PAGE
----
Monday, November 29, 2010

structure :: spirit :: sustainability

Phillis Wheatley Elmentary School, 1955, Charles R. Colbert, photo by Emily Ardoin

Regional Modernism is not just about documenting modern buildings in New Orleans, but also discovering their language of forms in relation to the environment and cultural landscape.

Back in April, I defined regionalism as a "syncretic approach to design, exhibiting a consciousness of both environmental forces and vernacular forms." A syncretic approach is one which attempts to reconcile two seemingly disparate methods. In this case, combining the purity of purpose and abstraction associated with high Modernism with the essential wisdom of our vernacular architecture's refined relationship to the environment.

New Orleans modernists were faced with relatively the same landscape and climate as their forebears - semi-tropical and surrounded by water. In Buildings of Louisiana Karen Kingsley outlines how the environment influenced the shape of our architecture.

1) Raising the building off the ground not only protects from flooding, but also improving the chances of a favorable breeze on the second story with the added benefit of less mosquitos.
2) Deep galleries shade the walls, protect them from rain and provide outdoor living and sleeping space. These were also often used for circulation between rooms instead of an internal corridor.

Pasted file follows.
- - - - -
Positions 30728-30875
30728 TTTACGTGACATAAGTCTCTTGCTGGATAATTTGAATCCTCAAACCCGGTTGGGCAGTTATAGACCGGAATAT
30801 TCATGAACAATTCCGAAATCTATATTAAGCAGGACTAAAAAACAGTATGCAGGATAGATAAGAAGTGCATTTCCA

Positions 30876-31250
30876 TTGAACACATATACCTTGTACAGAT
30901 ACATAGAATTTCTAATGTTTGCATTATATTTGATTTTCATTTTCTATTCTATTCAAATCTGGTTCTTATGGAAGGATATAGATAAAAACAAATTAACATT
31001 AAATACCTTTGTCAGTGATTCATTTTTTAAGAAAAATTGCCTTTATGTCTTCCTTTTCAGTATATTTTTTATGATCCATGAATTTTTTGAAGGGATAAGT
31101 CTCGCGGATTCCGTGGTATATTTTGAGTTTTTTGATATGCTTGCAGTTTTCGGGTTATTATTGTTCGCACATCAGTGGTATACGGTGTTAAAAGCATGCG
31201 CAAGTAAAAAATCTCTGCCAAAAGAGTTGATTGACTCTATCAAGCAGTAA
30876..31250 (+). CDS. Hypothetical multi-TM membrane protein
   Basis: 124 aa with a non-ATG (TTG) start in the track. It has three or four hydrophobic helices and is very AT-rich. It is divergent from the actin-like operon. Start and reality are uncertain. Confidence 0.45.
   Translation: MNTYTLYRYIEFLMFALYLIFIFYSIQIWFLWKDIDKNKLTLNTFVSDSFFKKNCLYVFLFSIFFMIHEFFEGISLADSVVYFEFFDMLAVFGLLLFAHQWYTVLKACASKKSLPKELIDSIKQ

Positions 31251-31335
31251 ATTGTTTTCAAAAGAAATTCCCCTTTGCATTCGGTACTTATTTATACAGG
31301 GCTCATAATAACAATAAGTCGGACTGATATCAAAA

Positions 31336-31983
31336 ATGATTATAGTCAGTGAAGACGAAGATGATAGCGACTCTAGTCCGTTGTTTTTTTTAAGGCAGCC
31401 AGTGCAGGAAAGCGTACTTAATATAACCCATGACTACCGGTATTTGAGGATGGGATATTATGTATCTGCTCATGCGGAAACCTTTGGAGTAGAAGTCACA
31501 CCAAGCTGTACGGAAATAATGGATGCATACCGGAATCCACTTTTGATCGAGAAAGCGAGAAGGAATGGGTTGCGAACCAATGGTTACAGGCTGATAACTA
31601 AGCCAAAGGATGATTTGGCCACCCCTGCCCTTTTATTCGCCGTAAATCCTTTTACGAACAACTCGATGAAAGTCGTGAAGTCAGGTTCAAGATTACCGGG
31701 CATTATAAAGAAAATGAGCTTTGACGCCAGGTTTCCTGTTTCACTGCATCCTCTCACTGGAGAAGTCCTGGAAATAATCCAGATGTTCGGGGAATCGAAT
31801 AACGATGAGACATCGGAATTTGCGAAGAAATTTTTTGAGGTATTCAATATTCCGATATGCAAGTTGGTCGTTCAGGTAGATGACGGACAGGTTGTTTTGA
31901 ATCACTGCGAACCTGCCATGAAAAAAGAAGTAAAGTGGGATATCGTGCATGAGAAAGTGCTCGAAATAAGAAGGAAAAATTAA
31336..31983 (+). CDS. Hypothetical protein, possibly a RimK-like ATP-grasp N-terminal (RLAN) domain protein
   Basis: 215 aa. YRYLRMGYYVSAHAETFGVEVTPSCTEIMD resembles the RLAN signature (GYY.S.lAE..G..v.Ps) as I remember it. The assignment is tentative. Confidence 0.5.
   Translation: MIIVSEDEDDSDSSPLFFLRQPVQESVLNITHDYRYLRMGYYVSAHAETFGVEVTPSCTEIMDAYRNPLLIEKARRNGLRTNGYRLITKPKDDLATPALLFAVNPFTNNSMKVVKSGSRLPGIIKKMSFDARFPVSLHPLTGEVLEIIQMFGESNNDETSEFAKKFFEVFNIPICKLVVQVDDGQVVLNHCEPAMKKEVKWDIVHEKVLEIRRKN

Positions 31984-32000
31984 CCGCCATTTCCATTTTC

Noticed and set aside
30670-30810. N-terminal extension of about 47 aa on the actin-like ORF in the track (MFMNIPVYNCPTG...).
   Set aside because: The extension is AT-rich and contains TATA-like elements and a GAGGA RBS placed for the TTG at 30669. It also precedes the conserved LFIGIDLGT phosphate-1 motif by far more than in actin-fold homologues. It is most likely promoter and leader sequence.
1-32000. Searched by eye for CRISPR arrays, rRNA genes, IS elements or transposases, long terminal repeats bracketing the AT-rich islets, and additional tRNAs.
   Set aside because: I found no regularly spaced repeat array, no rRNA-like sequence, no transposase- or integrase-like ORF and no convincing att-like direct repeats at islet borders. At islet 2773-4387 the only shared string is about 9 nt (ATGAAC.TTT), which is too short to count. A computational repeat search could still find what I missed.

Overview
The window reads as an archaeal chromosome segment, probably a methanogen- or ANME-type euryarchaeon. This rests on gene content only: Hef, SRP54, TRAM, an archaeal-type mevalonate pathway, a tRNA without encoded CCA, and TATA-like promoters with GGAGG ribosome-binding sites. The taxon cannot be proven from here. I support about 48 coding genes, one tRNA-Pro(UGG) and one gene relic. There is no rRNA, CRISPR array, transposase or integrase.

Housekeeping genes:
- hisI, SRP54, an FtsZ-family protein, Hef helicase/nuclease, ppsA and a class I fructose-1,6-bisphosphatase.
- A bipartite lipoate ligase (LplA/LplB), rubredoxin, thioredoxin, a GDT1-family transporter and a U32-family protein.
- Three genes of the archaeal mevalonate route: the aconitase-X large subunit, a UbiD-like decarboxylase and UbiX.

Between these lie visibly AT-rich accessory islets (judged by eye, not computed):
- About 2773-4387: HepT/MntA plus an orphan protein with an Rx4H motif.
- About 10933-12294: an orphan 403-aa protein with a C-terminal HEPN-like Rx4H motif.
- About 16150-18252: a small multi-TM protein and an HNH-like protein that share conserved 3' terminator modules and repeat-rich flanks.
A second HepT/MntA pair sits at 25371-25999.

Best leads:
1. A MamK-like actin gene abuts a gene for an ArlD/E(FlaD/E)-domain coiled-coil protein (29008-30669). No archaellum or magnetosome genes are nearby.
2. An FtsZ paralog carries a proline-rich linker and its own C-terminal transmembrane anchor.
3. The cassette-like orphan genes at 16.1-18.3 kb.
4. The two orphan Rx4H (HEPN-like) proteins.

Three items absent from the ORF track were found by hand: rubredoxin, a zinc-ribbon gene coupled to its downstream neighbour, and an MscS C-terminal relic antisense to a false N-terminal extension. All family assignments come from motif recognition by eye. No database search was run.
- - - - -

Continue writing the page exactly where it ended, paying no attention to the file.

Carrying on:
3) Windows and doors were aligned to provide cross-ventilation.
4) High ceilings and steep roof pitches draw off heat.
5) Cypress was in abundant supply and resistant to rot and became a primary building material.

The first three characteristics are significant elements in the design of the Phillis Wheatley Elementary School: the primary structure is raised on piers, saving classrooms from flooding, deep galleries connect the classrooms and overlook interior the courtyard, and the alignment of windows and doors allows for favorable air circulation. These sustainable design strategies are shared with our most significant historic homes including Madame John's Legacy (1795) and the Pitot House (1799). Yet the spirit of the Phillis Wheatley structure is thoroughly modern as evidenced by its cantilevered steel trusses, transparent skin and bold concrete piers.

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